Just like with cannabis and CBD, Delta-8 laws vary largely by state and local jurisdiction. So, is Delta-8 legal in Alabama? And if so, where can you find it?
Luckily—Yes! The state of Alabama has removed tetrahydrocannabinols derived from hemp from their list of controlled substances.
That means that Delta 8 THC is legal in Alabama and residents of the Yellowhammer State can experience the mildly psychoactive cannabinoid for themselves.
Disclaimer: We’re always working to stay informed on the latest Delta-8 laws and research. However, state laws are subject to change and we advise that you do your own research to verify the information you find in this article. This is not intended as legal advice.
Table of Contents
Delta-8-THC and Federal Laws
Alabama Delta-8-THC Laws
Is Delta-8 a Controlled Substance in Alabama?
Delta-8-THC Possession Limits in Alabama
Is Delta-9-THC Legal in Alabama?
Where to Buy Delta-8 in Alabama
Do You Have to Be 21 to Buy Delta-8-THC in Alabama?
Is Delta-8 Legal in All 50 States?
Delta 8's federal status is confusing at first glance. Technically, Delta-8-THC has been listed as a Schedule I substance alongside Delta-9-THC for well over a decade.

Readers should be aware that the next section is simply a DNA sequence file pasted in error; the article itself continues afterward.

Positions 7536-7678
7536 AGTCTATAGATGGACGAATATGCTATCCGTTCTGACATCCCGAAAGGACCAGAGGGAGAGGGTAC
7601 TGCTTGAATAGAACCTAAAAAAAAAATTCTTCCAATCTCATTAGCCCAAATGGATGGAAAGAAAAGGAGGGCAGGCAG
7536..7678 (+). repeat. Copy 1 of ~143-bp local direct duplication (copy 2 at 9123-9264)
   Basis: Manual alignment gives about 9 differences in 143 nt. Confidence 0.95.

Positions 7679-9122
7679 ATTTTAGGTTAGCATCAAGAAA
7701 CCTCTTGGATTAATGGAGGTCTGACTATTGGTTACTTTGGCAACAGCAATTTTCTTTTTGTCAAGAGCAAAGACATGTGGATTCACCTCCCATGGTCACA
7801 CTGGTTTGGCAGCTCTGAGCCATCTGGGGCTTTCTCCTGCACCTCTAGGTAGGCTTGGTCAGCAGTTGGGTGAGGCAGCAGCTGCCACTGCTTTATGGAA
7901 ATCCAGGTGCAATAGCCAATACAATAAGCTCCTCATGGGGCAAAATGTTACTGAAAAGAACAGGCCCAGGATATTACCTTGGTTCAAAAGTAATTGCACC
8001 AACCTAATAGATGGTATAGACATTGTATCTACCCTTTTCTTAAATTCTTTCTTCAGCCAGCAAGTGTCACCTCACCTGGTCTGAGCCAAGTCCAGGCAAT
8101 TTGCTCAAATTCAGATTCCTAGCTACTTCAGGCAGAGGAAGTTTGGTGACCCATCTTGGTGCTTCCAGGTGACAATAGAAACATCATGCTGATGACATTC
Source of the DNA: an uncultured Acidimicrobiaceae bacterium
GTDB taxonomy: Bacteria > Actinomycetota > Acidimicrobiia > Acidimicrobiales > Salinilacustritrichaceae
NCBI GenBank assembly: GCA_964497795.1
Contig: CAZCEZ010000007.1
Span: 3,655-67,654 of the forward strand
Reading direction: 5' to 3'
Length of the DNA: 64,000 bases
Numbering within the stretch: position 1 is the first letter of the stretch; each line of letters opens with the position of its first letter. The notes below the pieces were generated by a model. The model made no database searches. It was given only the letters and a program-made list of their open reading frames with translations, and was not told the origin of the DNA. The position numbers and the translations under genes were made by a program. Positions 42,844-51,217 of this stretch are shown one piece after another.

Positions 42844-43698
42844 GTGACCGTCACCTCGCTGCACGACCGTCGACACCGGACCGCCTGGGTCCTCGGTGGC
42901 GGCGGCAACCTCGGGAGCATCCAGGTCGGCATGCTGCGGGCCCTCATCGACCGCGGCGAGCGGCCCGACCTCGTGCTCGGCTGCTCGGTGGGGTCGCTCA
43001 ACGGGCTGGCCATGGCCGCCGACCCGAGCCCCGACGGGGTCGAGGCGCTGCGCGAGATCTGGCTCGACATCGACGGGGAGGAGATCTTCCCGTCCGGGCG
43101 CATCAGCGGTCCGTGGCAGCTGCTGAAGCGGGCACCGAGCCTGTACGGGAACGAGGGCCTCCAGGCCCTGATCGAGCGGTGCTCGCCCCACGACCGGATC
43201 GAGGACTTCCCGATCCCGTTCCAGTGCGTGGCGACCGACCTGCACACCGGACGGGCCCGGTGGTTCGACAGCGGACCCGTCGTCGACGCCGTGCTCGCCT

More recently, however, the Hemp Farming Act of 2018 was signed into law. Under this legislation, hemp containing less than 0.3% Delta-9-THC became legal, as did any cannabinoids, extracts, or isomers derived from the legal hemp material.
In fact, Section 12619b of the 2018 Hemp Farming Act specifically addresses tetrahydrocannabinols in hemp. By extension of this new law, Delta-8-THC was legal, or so it seemed.
Here's the catch:
Most of the legal Delta-8 products on the market are made by "synthesizing" CBD. While federal hemp legislation currently allows the production and sale of naturally derived cannabinoids, it specifically prohibits all synthesized cannabinoids.
So where does this put Delta-8-THC, considering it is both a naturally occurring cannabinoid and can be synthesized from legal CBD?
To understand, you need to take a look at the method used to turn CBD into Delta 8, which is vastly different from the complex process that is generally used to create synthetic cannabinoids.
The conversion process between CBD and Delta 8 relies on a transfer of isomers, a process called isomerization, between the two cannabinoids. This means that Delta-8-THC technically exists as a hemp "isomer," which is covered by hemp's legal definition according to the 2018 law.
In other words, Delta-8 is made from hemp and considered to be a naturally occurring part of the hemp plant.
The types of cannabinoids that the DEA typically carve out as “synthetic” are liquid agents that are frequently applied to plant material, like K2 and Spice. Legal forms of synthetic cannabinoids, such as Marinol, also exist as prescription pharmaceuticals. Unlike Delta-8-THC, these substances are purely synthetic and made in a lab without the use of plant material.
Of course, laws regarding cannabinoids are still subject to change as hemp regulations are ironed out by both the DEA and FDA. For now, Delta 8 maintains a federally legal status, but state laws still may pose limitations on Delta-8-THC access.